Sesimic Retrotting Complete January 15, 2010 0

About a year ago we had the house seismically retrofitted by covering the brick foundation in concrete and adding steel support beams (seen here); however, recently we were getting ready to build a new wine cellar and found old support beams and headers. Since we already had the foundation 70 percent retrofitted we decided to finish the rest. This time they dug another trench and filled with concrete and rebar to support another steel i-beam connected to an engineered wooden beam.

Now we have a wide open garage with very few supporting beams anywhere in the middle. The only two we have are covered by drywall which is soon to become the wine cellar. But we’ll go into more on that. For now, check out the pictures of the work here.

Christmas in San Fransisco December 28, 2009 0

House with lights

Its been a while since the last post so I decided to give an update as to the goings on with the house. Since the holiday season is upon us the work has slowed down. We have been doing some odds and ends around the house as always but mostly just relaxing and enjoying all the holiday parties, including our own. The picture above is of the house all lit up before our holiday shindig.

Next year we have a lot of projects planned including the backyard, shop, and wine cellar so stay tuned. Happy holidays.

Rewiring This Old House Continues September 28, 2009 0

Many of the joys of owning or even maintaining a home are fixing the little things; the things that don’t work quite right. The things that no one can really see but you. Wiring definitely falls into that category. In my house, I have three fuse boxes. Two of them are decades old when the house was still two units and the other one is a sub panel for the kitchen remodel.

Like other projects in the house when I know better than to tackle it myself I call in a specialist. In this case a licensed and insured electrician, Tim Moran. Some of you who read this blog know that I do a lot of my own electrical wiring, almost all of it actually. But when it comes to installing a new fuse panel and redoing some of the horrendous wiring its best to leave it to a licensed professional.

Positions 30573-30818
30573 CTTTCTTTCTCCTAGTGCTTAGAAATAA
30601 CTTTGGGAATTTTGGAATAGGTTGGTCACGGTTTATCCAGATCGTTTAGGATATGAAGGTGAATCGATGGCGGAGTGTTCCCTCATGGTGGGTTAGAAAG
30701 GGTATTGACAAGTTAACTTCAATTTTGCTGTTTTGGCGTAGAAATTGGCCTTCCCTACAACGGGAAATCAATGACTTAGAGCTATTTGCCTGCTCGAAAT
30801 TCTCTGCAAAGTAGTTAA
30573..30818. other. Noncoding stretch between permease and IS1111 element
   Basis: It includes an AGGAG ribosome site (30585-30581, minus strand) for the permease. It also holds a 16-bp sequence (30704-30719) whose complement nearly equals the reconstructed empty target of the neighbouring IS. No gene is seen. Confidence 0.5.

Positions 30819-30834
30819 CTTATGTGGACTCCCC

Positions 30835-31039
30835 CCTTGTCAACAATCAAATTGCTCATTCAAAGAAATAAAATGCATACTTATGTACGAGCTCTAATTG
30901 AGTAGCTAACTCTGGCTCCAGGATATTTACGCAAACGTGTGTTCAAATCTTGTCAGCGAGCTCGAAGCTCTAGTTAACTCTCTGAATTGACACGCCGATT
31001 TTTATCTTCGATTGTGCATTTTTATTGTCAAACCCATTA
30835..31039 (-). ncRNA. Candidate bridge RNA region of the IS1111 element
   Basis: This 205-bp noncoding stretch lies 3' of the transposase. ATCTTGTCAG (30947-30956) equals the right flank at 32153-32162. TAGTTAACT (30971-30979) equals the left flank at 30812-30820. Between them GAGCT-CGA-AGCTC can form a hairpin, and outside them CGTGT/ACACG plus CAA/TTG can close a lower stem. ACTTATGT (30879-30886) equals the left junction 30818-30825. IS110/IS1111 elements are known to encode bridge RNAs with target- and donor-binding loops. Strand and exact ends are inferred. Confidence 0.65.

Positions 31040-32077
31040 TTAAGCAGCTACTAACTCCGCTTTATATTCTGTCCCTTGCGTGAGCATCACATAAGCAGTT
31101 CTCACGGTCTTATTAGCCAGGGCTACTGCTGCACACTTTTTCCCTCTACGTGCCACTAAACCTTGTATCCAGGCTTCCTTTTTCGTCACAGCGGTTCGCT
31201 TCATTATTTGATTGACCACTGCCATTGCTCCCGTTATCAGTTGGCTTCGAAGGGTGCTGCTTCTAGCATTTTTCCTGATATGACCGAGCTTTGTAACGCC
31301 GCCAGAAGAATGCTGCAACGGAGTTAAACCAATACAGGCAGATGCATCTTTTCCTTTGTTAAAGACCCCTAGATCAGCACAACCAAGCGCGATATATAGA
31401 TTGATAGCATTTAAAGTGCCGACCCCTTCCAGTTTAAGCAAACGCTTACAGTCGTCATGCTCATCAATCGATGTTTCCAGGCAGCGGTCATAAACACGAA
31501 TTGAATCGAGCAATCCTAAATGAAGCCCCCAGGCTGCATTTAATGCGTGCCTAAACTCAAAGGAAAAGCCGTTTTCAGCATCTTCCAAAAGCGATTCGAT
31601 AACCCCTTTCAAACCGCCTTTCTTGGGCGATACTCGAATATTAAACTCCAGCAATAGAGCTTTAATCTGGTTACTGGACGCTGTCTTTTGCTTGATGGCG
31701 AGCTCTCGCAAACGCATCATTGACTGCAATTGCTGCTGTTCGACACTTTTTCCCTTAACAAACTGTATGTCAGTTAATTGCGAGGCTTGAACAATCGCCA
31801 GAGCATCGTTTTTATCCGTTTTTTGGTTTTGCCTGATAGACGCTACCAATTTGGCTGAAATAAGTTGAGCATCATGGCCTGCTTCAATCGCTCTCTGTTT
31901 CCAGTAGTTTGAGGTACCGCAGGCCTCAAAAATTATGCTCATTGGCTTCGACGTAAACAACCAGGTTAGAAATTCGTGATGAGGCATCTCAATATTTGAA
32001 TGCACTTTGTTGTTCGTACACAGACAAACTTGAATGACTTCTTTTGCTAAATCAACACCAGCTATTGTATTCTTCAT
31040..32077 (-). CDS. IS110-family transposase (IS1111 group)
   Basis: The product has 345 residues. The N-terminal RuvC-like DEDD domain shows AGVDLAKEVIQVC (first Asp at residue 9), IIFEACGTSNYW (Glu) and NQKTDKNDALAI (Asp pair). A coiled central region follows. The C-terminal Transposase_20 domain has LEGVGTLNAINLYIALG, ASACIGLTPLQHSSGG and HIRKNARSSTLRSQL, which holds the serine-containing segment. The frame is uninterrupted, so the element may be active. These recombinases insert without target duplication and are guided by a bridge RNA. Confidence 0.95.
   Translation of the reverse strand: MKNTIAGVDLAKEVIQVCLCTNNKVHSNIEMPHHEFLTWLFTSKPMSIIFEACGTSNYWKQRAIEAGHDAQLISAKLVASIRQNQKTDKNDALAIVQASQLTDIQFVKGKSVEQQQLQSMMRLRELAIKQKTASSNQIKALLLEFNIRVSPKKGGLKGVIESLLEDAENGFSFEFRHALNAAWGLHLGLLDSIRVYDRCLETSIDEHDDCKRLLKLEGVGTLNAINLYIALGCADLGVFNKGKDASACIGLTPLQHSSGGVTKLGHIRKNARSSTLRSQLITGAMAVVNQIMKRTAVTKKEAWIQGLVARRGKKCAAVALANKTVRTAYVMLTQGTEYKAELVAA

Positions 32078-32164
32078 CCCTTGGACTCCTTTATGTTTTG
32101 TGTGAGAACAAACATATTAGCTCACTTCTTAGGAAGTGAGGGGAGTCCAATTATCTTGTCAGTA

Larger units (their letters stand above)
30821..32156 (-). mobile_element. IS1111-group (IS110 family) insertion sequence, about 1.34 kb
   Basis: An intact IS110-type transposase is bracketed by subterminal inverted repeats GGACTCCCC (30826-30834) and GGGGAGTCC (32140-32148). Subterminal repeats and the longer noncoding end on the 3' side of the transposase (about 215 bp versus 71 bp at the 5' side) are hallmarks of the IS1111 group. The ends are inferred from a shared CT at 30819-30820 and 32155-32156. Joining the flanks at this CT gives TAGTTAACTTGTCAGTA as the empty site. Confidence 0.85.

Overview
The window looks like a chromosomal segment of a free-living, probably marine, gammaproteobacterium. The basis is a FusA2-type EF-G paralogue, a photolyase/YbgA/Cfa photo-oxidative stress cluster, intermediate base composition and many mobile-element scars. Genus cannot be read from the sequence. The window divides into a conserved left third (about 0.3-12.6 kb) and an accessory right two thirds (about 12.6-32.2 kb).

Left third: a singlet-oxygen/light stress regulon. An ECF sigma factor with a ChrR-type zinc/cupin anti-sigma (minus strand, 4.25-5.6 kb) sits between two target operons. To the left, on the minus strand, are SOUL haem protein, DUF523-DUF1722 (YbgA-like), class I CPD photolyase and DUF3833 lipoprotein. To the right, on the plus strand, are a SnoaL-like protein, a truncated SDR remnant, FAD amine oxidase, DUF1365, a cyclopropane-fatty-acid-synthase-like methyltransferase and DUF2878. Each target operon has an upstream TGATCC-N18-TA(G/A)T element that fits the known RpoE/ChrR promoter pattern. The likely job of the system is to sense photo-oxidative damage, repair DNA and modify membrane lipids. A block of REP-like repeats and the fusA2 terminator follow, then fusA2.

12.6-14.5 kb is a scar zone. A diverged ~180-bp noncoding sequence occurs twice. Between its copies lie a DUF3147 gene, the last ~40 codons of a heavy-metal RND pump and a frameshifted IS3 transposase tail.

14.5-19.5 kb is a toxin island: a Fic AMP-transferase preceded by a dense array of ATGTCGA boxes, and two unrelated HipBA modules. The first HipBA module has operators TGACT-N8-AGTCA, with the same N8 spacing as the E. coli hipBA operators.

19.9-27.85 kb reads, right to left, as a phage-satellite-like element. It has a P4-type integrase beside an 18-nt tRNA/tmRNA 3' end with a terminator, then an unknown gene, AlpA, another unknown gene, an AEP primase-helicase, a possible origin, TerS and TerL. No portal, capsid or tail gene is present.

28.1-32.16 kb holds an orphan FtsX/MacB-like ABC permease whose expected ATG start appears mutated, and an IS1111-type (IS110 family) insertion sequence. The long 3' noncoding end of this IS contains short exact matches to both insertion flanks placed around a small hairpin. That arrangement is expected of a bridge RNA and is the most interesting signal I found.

While Tim and his apprentice were in the basement replacing my old fuse boxes with a modern one I was doing some rewiring of my own. About the time that our seismic work was done my phones stopped working. Turns out it wasn’t a coincidence.

After a few hours of work on both of our parts the wiring was done and everything was back to normal. Now instead of three fuse panels there was one and all the wiring and conduit was cleaned up. Also, I fixed all the phones and ripped out all of the dead wires and hid everything that could be hidden. Not bad for a thousand bucks and a few hours of my time.

For those of you who are interested in working on telephones its quite simple actually. With the digital lines of today, the signal is carried over only two wires, usually red and green. Also, there’s only a maximum voltage of 30 volts and the current is low so it wont shock you. The only tool you will need is a lineman’s handset, also known as a butt set. They are often orange and look like a telephone handset with two wires that have alligator clips at each end. They are cheap and easy to find on the Internet or you could easily make one. Anyway, connect the alligator clips to a binding post or a wires in question and start looking for a dial tone. Now its just a matter of digging through that gaggle of wires and figuring out where they all go.

Victorian Staircase Restored September 18, 2009 16

Victorian staircase restored

After 5 days of working straight for ten hours and a lot of follow up work including stain, multiple coats of varnish, and paint we are finally finished. I think it turned out wonderful and couldn’t be happier about the results. It was a great learning experience and not all that complicated as long as you have patience and some good do-it-yourself experience. The pride of building something like this yourself and saving thousands on highly skilled labor is enough to make me want to do it again someday.

Before and After

Victorian staircase before and after

Before we had a huge dividing wall separating the downstairs living space from the staircase. This made the entry feel small and blocked the light from traveling further back into the first story of the house. Now we have this grand Victorian entrance with a matching banister throughout the house that hopefully pays homage to what this place looked like 119 years ago.

All of the pictures can be found on the Victorian Staircase Restoration Flickr Set.
There are many more posts where this came from. Here is a list of the all the posts in chronological order in case you missed any:

Staircase Build Completed Day Five August 9, 2009 1

As day five and the final day of the project comes to a close we have completed the build. All the moldings and trim are in. All the holes are filled. The entire staircase is sanded and its ready to be stained and painted. Its been a long five days, working about 10 to 12 hours each day. There’s still more ahead but it feels good to get the bulk completed.

I’d like to thank my dad for helping me to build my first staircase, Scott Bowles from SF Victoriana for recreating all of these components for us, and the Wood Works Company for creating our beautiful newel post. Without these folks the project would not have come together as well or as quickly as it did.